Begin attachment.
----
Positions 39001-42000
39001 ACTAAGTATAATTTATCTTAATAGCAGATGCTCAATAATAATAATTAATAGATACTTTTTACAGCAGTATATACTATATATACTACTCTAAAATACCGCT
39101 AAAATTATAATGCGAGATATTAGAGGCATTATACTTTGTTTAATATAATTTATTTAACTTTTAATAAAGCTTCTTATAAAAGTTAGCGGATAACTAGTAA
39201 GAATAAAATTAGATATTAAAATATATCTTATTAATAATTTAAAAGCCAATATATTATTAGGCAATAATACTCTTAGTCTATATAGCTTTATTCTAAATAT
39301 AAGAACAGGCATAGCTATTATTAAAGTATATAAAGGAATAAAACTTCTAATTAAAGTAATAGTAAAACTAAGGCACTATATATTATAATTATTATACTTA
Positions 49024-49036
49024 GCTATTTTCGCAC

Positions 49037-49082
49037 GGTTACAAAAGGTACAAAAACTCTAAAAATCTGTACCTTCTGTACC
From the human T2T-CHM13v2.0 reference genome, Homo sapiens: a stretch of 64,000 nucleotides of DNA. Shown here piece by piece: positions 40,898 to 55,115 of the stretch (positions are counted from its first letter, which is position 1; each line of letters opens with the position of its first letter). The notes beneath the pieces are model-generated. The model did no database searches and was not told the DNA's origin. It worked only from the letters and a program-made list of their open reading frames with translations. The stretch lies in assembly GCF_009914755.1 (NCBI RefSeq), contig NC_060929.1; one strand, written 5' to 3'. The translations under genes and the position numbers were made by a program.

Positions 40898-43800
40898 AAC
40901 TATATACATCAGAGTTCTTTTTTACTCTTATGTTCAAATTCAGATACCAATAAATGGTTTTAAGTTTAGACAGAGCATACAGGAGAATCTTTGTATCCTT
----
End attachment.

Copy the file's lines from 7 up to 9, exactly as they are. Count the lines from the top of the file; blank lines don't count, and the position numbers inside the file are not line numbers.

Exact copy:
49024 GCTATTTTCGCAC

Positions 49037-49082
49037 GGTTACAAAAGGTACAAAAACTCTAAAAATCTGTACCTTCTGTACC